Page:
According to AGRE et al (4), the effects of training programs at long-term syndrome are unknown. Alternated exercises with period of rest seem to decrease the muscle fatigue and increase the capacity of cover the muscle strength after the exercise. HERBISON et al (17) claim that the exercises with brief muscle contractions, isometric or isotonic, are more beneficial to the increase of muscle strength than the usual programs of exhaustive exercise. CASE REPORT
MLC, 48 years, male, married and a salesman. The patient search for medical care with history of slurring of words during speech, with worsening throughout the day for 9 years. The picture presented sudden onset and progressive character, coming to be unable to speak for periods of 15 days, with spontaneous recovery. Now complaints of tiredness to speak with worsening throughout the day, associated to voice weakness, change of letters and omission of the last syllables of words. Refer improvement of symptoms after sleep a few hours. Refer still tiredness in the lower limbs. Sporadically presents chokes during swallowing solid food. The patient is a smoker of 15 cigarrets per day for 36 years and had child paralysis at age of three years old which coursed into left facial paralysis and lower limb motor deficit. At the time was hospitalized for a two years period, but can't explain the reason for why such a long stay at the hospital.
To the physical exam and otorhinolaryngological presented diversion of oral rhymes to the right. Nasofibrolaryngoscopy showed insufficient soft palate, hyper median constriction of vestibular folds that which worsened during the phonation and stasis of secretions in the pyriform sinuses hyaline. Telelaryngoscopy was observed vocal folds with preserved mobility, complete glottal coaptation and absence of lesions. The evaluation of vocal behavior showed rough voice and strained-strangled, in a moderate to intense degree, with laryngeal pharyngeal resonance and sound breaks. The maximum time of phonation was inside the patterns of normality, withe average of 16 seconds. Vocal instability was evident, with decrease of frequency of intensity, vocal attacks alternating between abrupt and isochronous, intense use of reserve air and lack of pneumophonic coordination. Presented a severe pitch, reduced loudness and limited modulation. The speed of speech was adequate, although with articulation indistinguishably. During the period of speech therapy was observed worsening of vocal fatigue and all the items evaluated throughout the session. The vocal pattern to vocal cadence was similar to the sustained emission. Was performed a laryngeal electromyography which showed rarefaction of the trace in the cricothyroid and thyroarytenoid muscles bilaterally, presence of potentials of great amplitude and duration, as synkinesis in the thyroarytenoid left muscles (Image 1).
Considering the findings described above, was performed a diagnostic hypothesis of Post Polio Syndrome and indicated Phonotherapy. The speech therapy has presented as a objective the smoothing of the emissionm the increase of pneumophonoarticulatory coordination and the improvement of speech intelligibility. Were performed 11 weekly sessions about 30 minutes each. As result of the treatment, the patient showed improvement in speech patterns, but with more significant results during the tasks of sustained emission. The characteristics that identify the evolution of the patient in the speech therapy are: important reduction of tension during phonation with elimination of choking, range of pneumophonoarticulatory coordination by increasing the breaks during the speech, elaborate articulation with bigger amplitude of movements and reduction of speed of speech; such adjustments were capable of reduce the complaints of shortness of breath and vocal tiredness of the patient, and allow a bigger adaptation of vocal quality and intelligibility of speech.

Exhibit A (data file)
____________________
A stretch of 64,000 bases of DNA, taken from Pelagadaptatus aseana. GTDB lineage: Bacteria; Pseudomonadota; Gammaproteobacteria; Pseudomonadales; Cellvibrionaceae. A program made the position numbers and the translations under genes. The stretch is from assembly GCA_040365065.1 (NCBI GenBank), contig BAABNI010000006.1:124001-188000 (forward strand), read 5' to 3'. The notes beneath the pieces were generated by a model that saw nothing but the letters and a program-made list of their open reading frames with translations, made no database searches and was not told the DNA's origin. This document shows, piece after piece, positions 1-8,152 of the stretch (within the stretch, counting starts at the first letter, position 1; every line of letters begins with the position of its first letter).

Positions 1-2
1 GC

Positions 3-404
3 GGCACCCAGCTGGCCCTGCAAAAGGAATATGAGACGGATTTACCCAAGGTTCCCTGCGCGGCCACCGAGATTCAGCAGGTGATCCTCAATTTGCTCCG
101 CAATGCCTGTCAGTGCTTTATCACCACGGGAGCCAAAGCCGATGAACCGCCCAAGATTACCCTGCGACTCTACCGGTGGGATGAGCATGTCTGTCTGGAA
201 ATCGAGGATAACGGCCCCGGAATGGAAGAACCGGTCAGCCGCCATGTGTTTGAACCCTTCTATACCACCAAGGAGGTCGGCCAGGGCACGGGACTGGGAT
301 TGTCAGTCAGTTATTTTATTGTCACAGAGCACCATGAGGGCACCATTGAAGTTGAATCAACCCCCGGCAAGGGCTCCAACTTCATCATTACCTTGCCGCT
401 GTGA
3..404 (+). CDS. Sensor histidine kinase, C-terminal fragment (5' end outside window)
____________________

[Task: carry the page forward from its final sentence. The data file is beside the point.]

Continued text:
The patients was also submitted to the video endoscopy of swallowing exam to evaluation of dyphagia, being observed the closure of the coronal velopharyngeal and incomplete, proper laryngeal elevation, without signs of salivary stasis, laryngeal penetration, tracheal aspiration or residue after swallowing. The pharyngeal and laryngeal sensitivity were preserved. This way, the patient received general orientations to swallow with improvement of gasps complaints.
Image 1. Electromyography of the thyroarytenoid left muscle.
Many are the causes of motility of vocal folds. The anamnesis the complete otorhinolaryngological exam followed by nasofibrolaryngoscopical exam, strobe video-laryngoscope and laryngeal electromyography, lead to different diagnoses. Particularly, the clinical history of previous poliomyelitis must warn the doctor to the possibility of PPS to cause vocal fatigue. Is estimated that PPS affects 25 to 90% of patients with previous history of poliomyelitis (9,18). The most common symptoms are fatigue and muscle tiredness previously affected or not (1). The PPS generally becomes apparent 30 years after the initial infection by the polio virus. It is more common the appearance during the periods of emotional stress or physical. Also ir more common their occurrence in people affected by poliomyelitis after 10 years old, that used mechanical ventilation and with more extensive disease (11). There are few reports in literature of PPS affecting the laryngeal muscles. ROBINSON et al (10) related three cases of patients with PPS affecting the laryngeal muscles and had presented pictures of initial bulbar manifestation of the disease.